Glaucoma is the second-leading cause of blindness worldwide after cataracts. Because there are few noticeable symptoms in the early stages of the disease, it often goes undetected until sufferers experience significant vision loss, which is why many refer to it as the “silent thief of sight.”
The American Academy of Ophthalmology has designated January as Glaucoma Awareness Month to raise awareness for the chronic eye condition. A significant cause of preventable blindness, glaucoma is estimated to affect nearly three million people over the age of 40 in the United States; approximately 120,000 Americans are totally blind as a direct result of the disease. Current research has found no cure for glaucoma, but if detected and treated early, symptoms can be improved or stabilized. For this reason, regular eye exams are vital in early detection of glaucoma.
What is Glaucoma?
Glaucoma refers to a group of eye diseases caused by damage to the optic nerve, causing vision loss, and if left untreated, blindness. The role of the optic nerve is to carry images to the brain. The optic nerve is damaged when there is high eye pressure, called intraocular pressure. Intraocular pressure is the fluid pressure inside the eye. Some forms of glaucoma increase intraocular pressure, which places additional pressure on the optic nerve, ultimately damaging it. Some people experience optic nerve damage and vision loss without an increase in intraocular pressure. Vision loss begins in the peripheries, then spreads towards the center of your field of vision. In the most common form of glaucoma, there are virtually no symptoms, and as much as 40 percent of your vision can be lost before it becomes noticeable.
Open Angle glaucoma is the most common form, in which pressure builds up slowly behind the eye, gradually damaging the optic nerve. This causes slow, almost imperceptible vision loss, but if left untreated, can lead to total blindness. Alternatively, Acute Angle-Closure glaucoma is caused by a sudden hindrance to the normal movement of the fluid between the eye lens and the iris. This may cause severe headaches, pain and blurred vision. Immediate treatment is required, otherwise there’s a possibility of complete loss of sight. Vision loss from glaucoma is permanent, but medication or surgery can slow down or prevent further vision damage.
Glaucoma is more common in people of African American, Asian and Hispanic descent, as well as individuals over the age of 40. Siblings of people with glaucoma have also been shown to have a significantly increased risk. Early detection is vital; the best preventative measure against glaucoma is to have regular comprehensive eye exams. It is important to spread the word about the prominence of this disease, and remind people of the importance of getting regular eye exams to maintain overall eye health.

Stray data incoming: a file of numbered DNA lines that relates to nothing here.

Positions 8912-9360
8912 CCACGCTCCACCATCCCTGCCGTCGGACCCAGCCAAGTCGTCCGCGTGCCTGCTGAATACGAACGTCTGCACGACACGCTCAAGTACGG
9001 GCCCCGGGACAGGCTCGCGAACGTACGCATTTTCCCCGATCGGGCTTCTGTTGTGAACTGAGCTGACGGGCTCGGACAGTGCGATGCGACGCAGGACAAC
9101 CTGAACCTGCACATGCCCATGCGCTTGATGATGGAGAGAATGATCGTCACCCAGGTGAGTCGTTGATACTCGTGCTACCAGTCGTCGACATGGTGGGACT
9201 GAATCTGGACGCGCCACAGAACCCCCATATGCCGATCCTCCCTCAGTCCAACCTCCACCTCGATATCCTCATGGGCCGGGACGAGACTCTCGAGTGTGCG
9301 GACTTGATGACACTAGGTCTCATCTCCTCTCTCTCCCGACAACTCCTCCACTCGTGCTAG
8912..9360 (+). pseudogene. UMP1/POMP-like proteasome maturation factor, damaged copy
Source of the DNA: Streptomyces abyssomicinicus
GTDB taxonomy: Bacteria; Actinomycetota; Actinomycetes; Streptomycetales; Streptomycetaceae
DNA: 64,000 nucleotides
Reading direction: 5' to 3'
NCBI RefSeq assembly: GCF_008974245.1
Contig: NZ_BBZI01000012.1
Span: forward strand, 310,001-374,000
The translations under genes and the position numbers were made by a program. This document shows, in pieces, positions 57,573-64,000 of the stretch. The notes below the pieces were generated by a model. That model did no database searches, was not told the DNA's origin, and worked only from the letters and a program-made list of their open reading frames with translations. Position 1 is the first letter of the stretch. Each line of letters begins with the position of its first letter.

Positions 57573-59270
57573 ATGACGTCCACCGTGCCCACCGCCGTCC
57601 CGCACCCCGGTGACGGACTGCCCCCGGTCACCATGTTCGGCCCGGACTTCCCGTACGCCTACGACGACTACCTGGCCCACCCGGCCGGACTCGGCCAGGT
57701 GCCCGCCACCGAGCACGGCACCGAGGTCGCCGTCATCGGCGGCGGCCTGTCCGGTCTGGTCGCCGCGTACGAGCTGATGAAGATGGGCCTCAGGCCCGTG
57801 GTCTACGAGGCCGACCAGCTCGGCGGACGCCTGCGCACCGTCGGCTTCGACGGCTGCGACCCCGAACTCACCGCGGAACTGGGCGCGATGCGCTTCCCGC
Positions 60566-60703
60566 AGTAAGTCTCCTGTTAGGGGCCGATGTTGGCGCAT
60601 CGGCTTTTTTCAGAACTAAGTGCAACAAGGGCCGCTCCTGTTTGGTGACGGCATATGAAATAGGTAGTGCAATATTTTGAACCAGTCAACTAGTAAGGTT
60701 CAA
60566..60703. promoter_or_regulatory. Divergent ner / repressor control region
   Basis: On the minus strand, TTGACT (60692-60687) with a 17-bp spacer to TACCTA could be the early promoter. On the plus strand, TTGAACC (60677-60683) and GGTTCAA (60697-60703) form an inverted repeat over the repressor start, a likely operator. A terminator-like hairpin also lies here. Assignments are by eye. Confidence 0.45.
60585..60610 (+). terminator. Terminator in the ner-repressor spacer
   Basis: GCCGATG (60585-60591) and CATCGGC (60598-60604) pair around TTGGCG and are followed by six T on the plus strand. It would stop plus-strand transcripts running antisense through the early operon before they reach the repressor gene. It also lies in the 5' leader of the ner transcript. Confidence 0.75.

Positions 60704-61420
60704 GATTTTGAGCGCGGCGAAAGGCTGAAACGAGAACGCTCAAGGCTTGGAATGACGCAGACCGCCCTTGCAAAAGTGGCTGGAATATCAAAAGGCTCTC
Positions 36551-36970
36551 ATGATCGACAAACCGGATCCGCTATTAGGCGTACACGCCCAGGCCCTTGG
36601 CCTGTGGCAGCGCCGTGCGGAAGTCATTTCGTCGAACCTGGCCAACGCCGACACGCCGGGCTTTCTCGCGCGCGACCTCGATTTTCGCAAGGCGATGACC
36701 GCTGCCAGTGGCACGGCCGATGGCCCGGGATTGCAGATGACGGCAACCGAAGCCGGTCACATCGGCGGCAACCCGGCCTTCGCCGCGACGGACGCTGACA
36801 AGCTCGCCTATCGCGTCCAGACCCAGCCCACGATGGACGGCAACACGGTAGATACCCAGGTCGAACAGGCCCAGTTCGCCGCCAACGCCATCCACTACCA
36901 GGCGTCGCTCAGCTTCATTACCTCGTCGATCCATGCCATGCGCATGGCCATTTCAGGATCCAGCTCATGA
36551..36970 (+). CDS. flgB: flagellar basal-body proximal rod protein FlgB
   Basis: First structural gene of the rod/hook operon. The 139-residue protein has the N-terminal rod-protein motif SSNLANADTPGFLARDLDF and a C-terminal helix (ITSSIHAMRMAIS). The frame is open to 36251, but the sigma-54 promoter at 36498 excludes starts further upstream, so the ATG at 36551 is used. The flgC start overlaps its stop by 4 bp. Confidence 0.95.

There are several types of glaucoma, all of which damage the optic nerve. The optic nerve is a complex network of millions of nerve fibers that transmit images to the brain. It cannot regenerate when damaged, which is why early treatment and prevention is so important.
Patients Should Get Tested for Glaucoma Annually
Unfortunately, there is currently no cure for glaucoma. Medication and surgery can slow vision loss and deter further damage. Regular, yearly eye examinations are incredibly important as early detection can stop the disease from progressing.
Testing for glaucoma is simple. During a normal eye examination, your optometrist or ophthalmologist may administer a small puff of air in each eye to measure the pressure within your eyes. This is called tonometry. Those at risk of glaucoma may undergo other testing to measure the optic nerve, the complete field of vision and the thickness of the cornea. Many of these tests are common during a comprehensive annual eye examination. In fact, our office always includes a glaucoma test when examining potential LASIK patients.
In the US, glaucoma accounts for 9-12% of all cases of blindness. Worldwide, over 60 million people have glaucoma. Early detection and treatment is vital to preventing blindness. See clearly for a lifetime and schedule an eye exam today.
Are There Homeopathic Remedies for Glaucoma?
Many people are curious about whether or not homeopathic remedies work to treat and/or prevent glaucoma. While correlation does not equal causation, there are some studies that suggest the following unconventional methods for treating glaucoma:
- Taking certain herbs and vitamins consistently.
- Participating in activities that relax the body and free the mind of stress, like meditation.
- Having a well-balanced diet and exercising regularly.
In addition to these practices, Dr. Ashraf also recommends having your eyes checked annually to properly diagnose and prevent eye diseases like glaucoma.